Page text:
7. Samsung Galaxy Tab 8.9
The original Samsung Galaxy Tab was a 7-inch tablet that jumped the gun on Android tablets before Google was ready but it also offered the first legitimate challenge to the iPad. If it wasn't so expensive ($600), it might have faired even better than the respectable sales numbers that it posted. Samsung's second try at the tablet market looks a lot more potent. Running the official Android tablet OS this time, Samsung is preparing to launch 8.9-inch and 10.1-inch versions of the Galaxy Tab in mid-2011. The 8.9-inch model could prove to be the most attractive, since it's a little smaller than the 10-inch tablets like the iPad and the Xoom, which can be slightly awkward to hold and enter data. Plus, the Samsung Galaxy Tab has a great price tag -- $439 for the Wi-Fi model -- and Samsung is making these tablets very friendly for enterprise buyers.
If you'd prefer to view this list in text format, see the companion blog post.
Jason Hiner is Editor in Chief of TechRepublic and Long Form Editor of ZDNet. He writes about the people, products, and ideas changing how we live and work in the 21st century. He's co-author of the book, Follow the Geeks.
I feel that if the tablet will really boom into the enterprise it has to offer more than the Smartphones do. As I see it iPad 2 is more or less an upsized iPhone and that is not enough. I guess without having the possibility to see for myself that the others are very similar in that part. I need a product that can replace my PC/Laptop for most parts except powerediting. I need a tool that can be used for presentations, for textediting and spreadsheets and that can be easily transfered to my server. And sorry to say, it has to be able to edit or att least read office-documents. I need a product that does not store logins by default and that really clears out all the cashed information from my surfing when I close the browser. If I had that, I would buy one.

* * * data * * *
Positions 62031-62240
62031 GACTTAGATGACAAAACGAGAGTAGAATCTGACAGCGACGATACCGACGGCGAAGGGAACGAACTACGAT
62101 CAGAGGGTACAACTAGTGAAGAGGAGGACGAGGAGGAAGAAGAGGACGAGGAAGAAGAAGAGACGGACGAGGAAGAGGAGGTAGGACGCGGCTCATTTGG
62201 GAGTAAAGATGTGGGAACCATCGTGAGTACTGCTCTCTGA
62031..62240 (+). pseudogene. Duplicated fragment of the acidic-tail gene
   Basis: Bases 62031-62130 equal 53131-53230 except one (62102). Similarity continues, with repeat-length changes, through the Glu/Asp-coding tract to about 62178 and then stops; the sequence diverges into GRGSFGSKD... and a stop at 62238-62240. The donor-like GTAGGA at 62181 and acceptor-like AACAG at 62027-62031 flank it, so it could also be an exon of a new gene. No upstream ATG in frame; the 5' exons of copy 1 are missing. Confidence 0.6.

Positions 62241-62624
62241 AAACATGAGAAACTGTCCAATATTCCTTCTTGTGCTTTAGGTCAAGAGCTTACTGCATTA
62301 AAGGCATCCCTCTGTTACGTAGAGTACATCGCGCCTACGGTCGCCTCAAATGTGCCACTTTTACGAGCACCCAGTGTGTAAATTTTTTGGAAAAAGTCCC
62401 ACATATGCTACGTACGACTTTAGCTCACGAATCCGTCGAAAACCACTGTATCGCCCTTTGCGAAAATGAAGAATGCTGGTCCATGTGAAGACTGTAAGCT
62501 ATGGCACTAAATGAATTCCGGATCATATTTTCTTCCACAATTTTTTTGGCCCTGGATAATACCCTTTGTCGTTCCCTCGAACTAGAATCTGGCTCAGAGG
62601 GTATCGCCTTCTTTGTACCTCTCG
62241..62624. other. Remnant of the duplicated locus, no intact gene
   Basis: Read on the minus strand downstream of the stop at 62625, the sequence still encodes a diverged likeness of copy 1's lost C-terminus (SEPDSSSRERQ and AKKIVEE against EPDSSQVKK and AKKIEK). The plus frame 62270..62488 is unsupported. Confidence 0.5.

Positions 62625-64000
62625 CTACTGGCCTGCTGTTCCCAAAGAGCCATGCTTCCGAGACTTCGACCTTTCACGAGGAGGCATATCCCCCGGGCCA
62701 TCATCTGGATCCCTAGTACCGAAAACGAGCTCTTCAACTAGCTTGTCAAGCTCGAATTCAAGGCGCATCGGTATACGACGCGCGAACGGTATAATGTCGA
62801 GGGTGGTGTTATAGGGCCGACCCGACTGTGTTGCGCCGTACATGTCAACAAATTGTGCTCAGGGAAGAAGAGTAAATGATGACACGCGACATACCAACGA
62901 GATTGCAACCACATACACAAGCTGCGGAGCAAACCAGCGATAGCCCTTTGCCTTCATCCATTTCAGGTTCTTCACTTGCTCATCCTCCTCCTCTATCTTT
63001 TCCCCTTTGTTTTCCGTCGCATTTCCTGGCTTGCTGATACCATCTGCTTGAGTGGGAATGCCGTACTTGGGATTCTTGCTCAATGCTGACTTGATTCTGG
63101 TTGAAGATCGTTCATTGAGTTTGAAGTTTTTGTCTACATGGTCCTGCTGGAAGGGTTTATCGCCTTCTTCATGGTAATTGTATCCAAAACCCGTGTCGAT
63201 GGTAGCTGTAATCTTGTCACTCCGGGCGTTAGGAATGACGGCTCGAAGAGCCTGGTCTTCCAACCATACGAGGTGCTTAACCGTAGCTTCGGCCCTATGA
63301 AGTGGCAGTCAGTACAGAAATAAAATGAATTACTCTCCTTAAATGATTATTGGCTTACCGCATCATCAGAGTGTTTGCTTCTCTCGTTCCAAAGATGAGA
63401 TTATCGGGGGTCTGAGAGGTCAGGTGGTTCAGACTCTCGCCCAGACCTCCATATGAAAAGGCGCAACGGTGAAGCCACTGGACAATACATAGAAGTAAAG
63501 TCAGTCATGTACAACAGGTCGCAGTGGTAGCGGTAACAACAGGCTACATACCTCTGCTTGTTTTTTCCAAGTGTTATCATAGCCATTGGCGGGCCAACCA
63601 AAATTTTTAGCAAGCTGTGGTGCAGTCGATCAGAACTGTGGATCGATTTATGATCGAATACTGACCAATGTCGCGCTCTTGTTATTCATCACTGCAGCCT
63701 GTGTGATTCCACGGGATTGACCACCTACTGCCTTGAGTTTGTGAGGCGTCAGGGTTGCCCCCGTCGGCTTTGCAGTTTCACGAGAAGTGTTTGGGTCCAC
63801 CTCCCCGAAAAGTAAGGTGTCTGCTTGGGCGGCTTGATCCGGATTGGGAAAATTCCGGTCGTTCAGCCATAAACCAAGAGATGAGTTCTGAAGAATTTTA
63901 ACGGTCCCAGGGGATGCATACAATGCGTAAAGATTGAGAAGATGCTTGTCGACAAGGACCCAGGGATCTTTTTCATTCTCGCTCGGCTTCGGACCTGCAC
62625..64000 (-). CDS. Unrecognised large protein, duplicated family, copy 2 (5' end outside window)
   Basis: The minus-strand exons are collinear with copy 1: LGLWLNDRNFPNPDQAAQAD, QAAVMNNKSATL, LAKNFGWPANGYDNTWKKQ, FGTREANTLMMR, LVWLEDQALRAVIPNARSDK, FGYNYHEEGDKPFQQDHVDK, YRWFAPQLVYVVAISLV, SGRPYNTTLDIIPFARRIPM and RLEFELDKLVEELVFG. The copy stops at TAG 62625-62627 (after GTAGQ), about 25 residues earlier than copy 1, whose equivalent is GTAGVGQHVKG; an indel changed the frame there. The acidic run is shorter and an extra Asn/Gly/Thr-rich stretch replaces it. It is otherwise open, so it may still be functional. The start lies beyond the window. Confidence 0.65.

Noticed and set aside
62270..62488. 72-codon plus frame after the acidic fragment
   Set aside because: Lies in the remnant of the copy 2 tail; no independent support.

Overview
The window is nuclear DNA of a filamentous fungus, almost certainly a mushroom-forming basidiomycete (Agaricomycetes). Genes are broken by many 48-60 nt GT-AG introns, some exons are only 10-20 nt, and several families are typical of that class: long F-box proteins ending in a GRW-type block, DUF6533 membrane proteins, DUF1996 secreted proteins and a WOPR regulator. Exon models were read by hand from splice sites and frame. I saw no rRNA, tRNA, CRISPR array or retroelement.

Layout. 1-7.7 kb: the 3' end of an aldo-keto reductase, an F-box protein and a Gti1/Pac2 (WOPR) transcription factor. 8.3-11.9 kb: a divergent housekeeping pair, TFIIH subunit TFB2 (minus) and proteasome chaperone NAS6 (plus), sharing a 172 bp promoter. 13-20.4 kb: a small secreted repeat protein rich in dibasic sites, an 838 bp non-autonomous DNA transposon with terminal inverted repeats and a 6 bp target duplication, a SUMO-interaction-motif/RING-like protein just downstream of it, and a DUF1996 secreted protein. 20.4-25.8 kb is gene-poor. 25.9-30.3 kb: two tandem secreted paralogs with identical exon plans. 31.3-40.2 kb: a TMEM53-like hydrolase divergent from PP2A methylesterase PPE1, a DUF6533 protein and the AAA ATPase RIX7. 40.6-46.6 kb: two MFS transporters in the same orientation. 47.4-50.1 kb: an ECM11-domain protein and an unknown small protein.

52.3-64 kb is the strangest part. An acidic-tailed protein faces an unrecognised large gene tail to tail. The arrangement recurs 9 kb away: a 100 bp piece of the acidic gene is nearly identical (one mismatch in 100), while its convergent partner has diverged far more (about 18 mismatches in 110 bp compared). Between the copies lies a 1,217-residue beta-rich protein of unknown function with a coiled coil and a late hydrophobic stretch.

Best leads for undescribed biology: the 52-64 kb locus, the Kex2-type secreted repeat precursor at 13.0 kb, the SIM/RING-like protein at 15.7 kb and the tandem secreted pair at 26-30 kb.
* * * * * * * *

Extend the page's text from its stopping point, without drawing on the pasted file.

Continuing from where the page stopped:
I was looking forward for the color eInk technology and Pixel Qi's is a promising one. I'm not very keen about an Indian startup though. I also hope to see some devices with Qualcomm's Mirasol technology and/or Philips's Liquavista electrowetting technology - now purchased by Samsung. It is my believe that the future will belong to the non-LCD (ePaper) screens with 5x-10x longer battery life.